Dear Dr Laura: How do I tell a friend (who has become a "me, me, me" toxic friend -- very high maintenance) that I don't feel close to her anymore? Someone once told me that she had a narcissistic personality.
Answer: There are two important points to make here:
1. You don't have to explain anything to her, because it probably won't make any difference in her behavior.
2. Your affinity for a difficult, high maintenance person probably has it's origins in your upbringing with a parent who was hard to satisfy or get love and attention from.
It is sad, but true, that we tend to find situations as adults that give us a second chance to live and fix a childhood pain. You probably have a difficult time letting go of her because it is yet another failure in your mind; and you might just go find another such person to struggle with. Please read "Bad Childhood Good Life," for more help with this situation. Dear Dr Laura: I have a 15 month old son and I am contemplating putting him in a Mother's Day Out program two days a week. My husband travels 70% of the time and I need a break. What do you think?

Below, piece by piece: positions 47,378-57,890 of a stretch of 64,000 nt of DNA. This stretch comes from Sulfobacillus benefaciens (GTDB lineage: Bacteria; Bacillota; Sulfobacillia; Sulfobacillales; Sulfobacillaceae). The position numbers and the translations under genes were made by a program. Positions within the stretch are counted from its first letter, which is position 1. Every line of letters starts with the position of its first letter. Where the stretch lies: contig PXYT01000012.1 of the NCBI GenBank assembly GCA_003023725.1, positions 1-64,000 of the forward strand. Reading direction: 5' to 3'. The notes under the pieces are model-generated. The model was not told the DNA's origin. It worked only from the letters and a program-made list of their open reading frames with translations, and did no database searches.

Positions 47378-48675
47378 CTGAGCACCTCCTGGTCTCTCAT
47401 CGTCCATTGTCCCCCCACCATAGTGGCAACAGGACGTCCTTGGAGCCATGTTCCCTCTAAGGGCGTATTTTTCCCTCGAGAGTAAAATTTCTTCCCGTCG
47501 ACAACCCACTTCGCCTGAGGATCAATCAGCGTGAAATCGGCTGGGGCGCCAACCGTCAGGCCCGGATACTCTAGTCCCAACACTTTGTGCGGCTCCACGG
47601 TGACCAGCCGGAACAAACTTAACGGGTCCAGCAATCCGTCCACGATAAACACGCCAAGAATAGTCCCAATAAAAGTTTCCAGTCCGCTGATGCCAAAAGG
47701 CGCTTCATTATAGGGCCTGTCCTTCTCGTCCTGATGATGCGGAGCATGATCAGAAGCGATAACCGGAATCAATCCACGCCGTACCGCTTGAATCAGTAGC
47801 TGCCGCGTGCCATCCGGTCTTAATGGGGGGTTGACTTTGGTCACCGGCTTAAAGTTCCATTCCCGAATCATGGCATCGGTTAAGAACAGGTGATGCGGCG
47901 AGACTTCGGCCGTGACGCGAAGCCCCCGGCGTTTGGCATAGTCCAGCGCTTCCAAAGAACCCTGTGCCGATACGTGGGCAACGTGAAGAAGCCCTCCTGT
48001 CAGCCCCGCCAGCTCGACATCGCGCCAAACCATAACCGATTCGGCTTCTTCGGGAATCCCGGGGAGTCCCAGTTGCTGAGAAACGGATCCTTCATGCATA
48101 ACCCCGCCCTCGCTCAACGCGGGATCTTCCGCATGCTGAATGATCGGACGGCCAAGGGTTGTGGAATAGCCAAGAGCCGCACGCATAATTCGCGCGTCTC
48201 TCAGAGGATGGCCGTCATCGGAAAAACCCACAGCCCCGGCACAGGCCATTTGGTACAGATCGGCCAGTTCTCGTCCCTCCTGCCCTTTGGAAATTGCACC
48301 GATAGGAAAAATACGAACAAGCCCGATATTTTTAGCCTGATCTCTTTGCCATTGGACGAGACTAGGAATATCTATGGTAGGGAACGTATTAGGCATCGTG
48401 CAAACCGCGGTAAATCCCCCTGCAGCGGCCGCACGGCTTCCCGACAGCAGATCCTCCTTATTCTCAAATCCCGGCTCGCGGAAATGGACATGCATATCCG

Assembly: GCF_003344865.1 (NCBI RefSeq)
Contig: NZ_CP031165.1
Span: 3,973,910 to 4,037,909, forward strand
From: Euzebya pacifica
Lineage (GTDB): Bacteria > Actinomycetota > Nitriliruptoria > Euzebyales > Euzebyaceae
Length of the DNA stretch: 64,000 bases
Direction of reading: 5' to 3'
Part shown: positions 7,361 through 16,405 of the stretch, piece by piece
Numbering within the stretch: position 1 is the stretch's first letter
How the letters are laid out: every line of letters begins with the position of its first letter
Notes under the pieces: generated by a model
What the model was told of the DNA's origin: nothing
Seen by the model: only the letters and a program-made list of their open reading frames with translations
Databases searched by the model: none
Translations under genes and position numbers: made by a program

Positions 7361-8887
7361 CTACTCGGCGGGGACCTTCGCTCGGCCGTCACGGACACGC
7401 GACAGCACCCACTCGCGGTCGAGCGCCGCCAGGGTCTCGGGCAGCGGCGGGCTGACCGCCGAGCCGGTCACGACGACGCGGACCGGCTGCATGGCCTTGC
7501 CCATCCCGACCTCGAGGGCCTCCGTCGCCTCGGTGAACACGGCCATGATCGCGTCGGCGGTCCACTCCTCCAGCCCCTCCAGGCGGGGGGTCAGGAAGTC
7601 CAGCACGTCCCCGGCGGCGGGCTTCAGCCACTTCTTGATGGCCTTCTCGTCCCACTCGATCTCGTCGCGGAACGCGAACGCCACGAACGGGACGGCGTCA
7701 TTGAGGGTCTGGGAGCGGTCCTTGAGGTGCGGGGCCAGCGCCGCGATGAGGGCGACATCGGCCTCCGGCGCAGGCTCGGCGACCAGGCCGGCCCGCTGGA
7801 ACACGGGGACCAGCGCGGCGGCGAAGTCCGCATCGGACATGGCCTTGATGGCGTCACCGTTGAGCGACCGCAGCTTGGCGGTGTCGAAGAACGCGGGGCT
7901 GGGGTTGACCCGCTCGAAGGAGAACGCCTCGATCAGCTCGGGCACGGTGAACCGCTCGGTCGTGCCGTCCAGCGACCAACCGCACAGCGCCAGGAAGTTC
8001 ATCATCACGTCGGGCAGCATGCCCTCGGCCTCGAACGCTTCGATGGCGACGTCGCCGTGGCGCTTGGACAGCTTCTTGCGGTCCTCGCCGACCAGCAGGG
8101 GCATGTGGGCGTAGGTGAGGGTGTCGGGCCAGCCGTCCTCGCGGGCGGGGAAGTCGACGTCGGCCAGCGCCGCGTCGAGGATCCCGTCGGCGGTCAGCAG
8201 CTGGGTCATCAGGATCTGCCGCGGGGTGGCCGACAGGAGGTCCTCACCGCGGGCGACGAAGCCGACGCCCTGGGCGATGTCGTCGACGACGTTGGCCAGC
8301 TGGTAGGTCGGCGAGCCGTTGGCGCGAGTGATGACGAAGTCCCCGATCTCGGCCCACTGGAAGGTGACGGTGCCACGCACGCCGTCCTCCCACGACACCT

Answer: I don't think a child should be made to pay the price for an unfortunate choice in parental lifestyles. Your baby needs you, not hired help, during this most important developmental time. Neither you nor your child can have quality bonding with husband/dad if he virtually is rarely there.
I would take my son to the park, to the mall, just everywhere, so I had different input, walking exercise, sitting under a tree, reading while he was cooing or throwing sand. When your baby naps and sleeps, that is Mommy-time... but Mommy-time should never be had at the expense of a child.
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